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Risk for the Sake of Beauty : Eyebrow and eyelash dyes are popular with women who want the natural look. But the FDA says beware.

August 06, 1993|BARBARA BRONSON GRAY | SPECIAL TO THE TIMES; Barbara Bronson Gray is a regular contributor to Valley Life.

Thinking of going without makeup this summer, but retaining a mild makeup look by having your eyelashes and eyebrows professionally tinted?

Think again.

Because of the risk involved, eyelash and eyebrow tints are not approved by the federal government, says John Bailey, a physician and director of the Food and Drug Administration's Office of Cosmetics and Colors. "The products are all illegal, and they pose a certain risk of serious injury to the eyes, temporary blindness and eye irritation," he says.

The dyes that salons use are imported illegally from Europe, Bailey says. Because the dye comes in small packages, it can be brought into the country because it is hard to spot in suitcases, he explains.

The process, popular with women with light-colored lashes, takes about 25 minutes and lasts four weeks, says Deb E Coffield, a skin-care specialist at Eli Dafesh, a Woodland Hills salon. The process generally costs about $15.

But most salon patrons who seek respite from sticky, sometimes drippy, mascara do not even ask if the dyes used are safe or FDA-approved, says Rima Shahverdi, an aesthetician at Papillons in Studio City.

"Most people want to know how long it will last, but only a few ask if it's safe," she says.

The issue of safe lash tinting is not new. The first law to mandate safety tests for cosmetics--the 1938 Food, Drug and Cosmetics Act--was spurred by a legal case involving injuries caused by a coal tar-based lash dye. Most imported dyes used today are petroleum based and do not contain coal tar, Bailey says.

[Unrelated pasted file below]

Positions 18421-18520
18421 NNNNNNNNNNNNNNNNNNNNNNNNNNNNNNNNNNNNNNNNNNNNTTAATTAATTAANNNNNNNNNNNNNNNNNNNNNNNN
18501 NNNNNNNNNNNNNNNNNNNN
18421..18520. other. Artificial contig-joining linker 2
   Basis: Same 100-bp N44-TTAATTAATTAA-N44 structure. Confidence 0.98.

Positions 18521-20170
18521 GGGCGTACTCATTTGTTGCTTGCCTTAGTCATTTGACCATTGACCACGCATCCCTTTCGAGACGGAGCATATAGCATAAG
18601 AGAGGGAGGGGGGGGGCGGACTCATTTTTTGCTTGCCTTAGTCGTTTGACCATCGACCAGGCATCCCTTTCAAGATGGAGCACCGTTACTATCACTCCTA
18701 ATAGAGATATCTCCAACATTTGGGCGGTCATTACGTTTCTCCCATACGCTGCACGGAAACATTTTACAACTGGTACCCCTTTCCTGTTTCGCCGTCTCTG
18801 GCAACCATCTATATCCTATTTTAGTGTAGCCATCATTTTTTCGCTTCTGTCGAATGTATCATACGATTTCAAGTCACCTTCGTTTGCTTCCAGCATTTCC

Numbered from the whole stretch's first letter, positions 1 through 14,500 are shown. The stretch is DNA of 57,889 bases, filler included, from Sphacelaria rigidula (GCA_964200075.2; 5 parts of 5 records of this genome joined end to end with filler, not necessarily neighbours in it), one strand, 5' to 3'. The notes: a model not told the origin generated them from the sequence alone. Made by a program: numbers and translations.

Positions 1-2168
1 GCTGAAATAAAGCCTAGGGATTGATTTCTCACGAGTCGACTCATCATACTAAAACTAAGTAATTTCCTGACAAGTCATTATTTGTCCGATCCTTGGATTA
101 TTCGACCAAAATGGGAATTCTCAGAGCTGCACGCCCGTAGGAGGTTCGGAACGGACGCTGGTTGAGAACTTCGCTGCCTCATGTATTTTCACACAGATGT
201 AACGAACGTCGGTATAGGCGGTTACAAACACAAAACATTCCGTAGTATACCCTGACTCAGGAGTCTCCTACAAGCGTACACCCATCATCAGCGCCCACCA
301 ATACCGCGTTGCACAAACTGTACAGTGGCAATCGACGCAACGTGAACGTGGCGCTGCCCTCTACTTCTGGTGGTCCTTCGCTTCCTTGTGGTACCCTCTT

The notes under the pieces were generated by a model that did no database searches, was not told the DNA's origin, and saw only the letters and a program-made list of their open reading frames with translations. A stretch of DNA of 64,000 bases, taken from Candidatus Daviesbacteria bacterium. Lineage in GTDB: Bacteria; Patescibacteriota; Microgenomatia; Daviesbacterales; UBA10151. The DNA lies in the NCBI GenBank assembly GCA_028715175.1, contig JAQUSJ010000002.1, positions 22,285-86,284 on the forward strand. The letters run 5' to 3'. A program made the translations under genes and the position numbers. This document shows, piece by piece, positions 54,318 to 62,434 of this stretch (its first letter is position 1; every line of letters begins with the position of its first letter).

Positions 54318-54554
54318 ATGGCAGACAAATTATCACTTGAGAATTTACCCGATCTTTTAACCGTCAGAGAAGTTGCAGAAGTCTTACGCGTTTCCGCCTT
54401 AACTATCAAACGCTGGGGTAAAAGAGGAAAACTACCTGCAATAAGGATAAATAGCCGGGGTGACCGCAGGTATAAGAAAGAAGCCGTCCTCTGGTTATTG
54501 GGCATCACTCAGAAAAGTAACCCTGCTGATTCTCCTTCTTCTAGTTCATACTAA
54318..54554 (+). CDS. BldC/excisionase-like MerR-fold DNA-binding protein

But the risks lash dyes pose are still serious. Eye tissue, which is soft and sensitive, can react to dye ingredients and develop swelling, inflammation and other problems, Bailey says. While severe incidents are rare--only about two cases of temporary blindness caused by lash tinting are reported to the FDA every year--experts estimate that many thousands of cases of severe irritation and inflammation are never reported.

John Wallace, a food and drug scientist with the state Department of Health Services, says about 18% of the adverse reactions to cosmetics that are reported to the FDA are eye-related. The FDA has recently asked his department to try to get samples of the dyes being used in salons so they can be analyzed and evaluated, he says.

There is also the issue of who is legally allowed to do the tinting. Glen Browning, program analyst with the State Board of Barbering and Cosmetology, says only licensed cosmetologists are able to tint lashes. The board does not deal with the dyes or chemicals, he says, but regulates what those in the field of barbering and cosmetology can and cannot do.

Browning says he has heard that more aestheticians are tinting lashes, but it is not in their scope of practice. He suggests that consumers check to be sure that only a licensed cosmetologist does the procedure. "The potential for harm is definitely there," he says.

Coffield feels that vegetable-based lash dyes that are demonstrated in cosmetology school do not work. That is why the European tints are typically used, she says. Salon workers say they rarely get complaints from customers.

Bailey encourages women to stay away from the tints until an FDA-approved dye hits the market. The chances of getting a severe reaction are relatively small, but are still big enough to make abstaining from tints wise, he says.

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